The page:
Medicare beneficiaries who live in areas with a greater number of doctors are less satisfied with their medical care compared to patients living in areas with fewer physicians, according to a new study. The researchers also found that patients with access to more doctors were only slightly more satisfied with the amount of time their doctors spent with them.
The study, conducted by researchers from the Dartmouth Institute for Health Policy and Clinical Practice and the Centers for Medicare and Medicaid Services, is based on a 12-question survey of 2,515 Medicare beneficiaries living in different parts of the United States. The survey questions were used to gauge patients' perceptions of the quality and accessibility of their medical care .
Overall, these Medicare recipients seemed fairly happy with their doctors. When asked if their doctors always or usually spent enough time with them, 88.4 percent of respondents living in areas with the highest concentration of doctors said yes, according to the study. In the areas with the lowest concentration of doctors, 85 percent of respondents said that their doctors did.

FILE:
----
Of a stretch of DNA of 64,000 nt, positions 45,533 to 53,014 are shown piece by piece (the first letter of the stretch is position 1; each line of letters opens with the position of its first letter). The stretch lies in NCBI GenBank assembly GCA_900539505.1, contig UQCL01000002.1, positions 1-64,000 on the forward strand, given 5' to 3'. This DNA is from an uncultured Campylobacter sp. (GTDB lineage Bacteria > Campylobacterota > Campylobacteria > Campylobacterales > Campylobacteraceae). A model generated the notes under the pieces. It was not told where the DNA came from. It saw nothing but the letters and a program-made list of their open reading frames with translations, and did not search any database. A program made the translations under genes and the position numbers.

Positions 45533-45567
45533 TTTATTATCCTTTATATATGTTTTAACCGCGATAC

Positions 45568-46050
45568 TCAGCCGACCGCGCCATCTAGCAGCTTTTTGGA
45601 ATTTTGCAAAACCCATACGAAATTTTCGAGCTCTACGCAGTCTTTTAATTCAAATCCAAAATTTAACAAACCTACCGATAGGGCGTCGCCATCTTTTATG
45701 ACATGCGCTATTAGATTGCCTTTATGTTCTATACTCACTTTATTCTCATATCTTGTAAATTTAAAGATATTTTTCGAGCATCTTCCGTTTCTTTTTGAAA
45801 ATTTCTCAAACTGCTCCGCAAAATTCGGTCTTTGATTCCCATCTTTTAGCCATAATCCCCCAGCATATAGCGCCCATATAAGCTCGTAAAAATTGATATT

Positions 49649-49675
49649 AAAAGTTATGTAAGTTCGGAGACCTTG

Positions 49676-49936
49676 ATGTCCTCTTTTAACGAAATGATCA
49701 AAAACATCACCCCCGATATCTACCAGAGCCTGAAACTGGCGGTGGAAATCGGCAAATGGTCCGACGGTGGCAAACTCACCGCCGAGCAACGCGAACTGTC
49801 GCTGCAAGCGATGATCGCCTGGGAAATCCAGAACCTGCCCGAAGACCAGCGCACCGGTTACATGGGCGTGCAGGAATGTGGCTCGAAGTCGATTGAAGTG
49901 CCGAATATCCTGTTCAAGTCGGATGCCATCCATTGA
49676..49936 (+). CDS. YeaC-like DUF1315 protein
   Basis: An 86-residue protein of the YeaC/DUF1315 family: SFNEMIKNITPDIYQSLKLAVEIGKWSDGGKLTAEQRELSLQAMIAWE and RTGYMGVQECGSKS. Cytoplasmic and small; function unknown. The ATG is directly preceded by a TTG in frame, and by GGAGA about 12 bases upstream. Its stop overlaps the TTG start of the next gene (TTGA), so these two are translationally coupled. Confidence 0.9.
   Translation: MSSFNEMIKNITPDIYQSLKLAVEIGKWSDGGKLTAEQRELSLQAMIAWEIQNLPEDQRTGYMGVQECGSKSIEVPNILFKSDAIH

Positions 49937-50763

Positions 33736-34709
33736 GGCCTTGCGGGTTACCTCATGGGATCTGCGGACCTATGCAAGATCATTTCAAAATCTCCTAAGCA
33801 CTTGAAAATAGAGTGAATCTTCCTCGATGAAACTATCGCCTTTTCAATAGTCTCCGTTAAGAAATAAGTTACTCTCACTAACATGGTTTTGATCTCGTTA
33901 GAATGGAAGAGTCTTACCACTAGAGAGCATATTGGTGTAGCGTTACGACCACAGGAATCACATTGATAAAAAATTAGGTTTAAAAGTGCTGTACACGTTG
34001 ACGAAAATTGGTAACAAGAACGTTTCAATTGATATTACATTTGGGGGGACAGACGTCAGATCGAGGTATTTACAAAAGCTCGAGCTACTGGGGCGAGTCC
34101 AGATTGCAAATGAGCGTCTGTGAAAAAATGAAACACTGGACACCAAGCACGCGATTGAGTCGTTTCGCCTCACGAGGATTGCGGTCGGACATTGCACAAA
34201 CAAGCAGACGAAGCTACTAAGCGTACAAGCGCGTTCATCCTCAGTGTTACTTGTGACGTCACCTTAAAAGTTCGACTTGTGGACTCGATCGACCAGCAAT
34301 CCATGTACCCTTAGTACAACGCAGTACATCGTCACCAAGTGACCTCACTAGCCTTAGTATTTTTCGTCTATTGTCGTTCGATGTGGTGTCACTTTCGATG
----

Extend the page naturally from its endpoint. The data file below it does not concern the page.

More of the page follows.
The results flipped, if only slightly, when it came to quality of care. On a scale of one to 10, the 56.5 percent of the patients in areas of high doctor concentration gave their doctors an overall rating of 9 or 10, for satisfaction of care, compared to 58.8 percent in low doctor concentration areas. Researchers also found no significant differences in access to specialists or availability of medical tests .
"Our results suggest that simply training more physicians is unlikely to lead to improved access to care," the researchers concluded. "Instead, focusing health policy on improving the quality and organization of care may be more beneficial."
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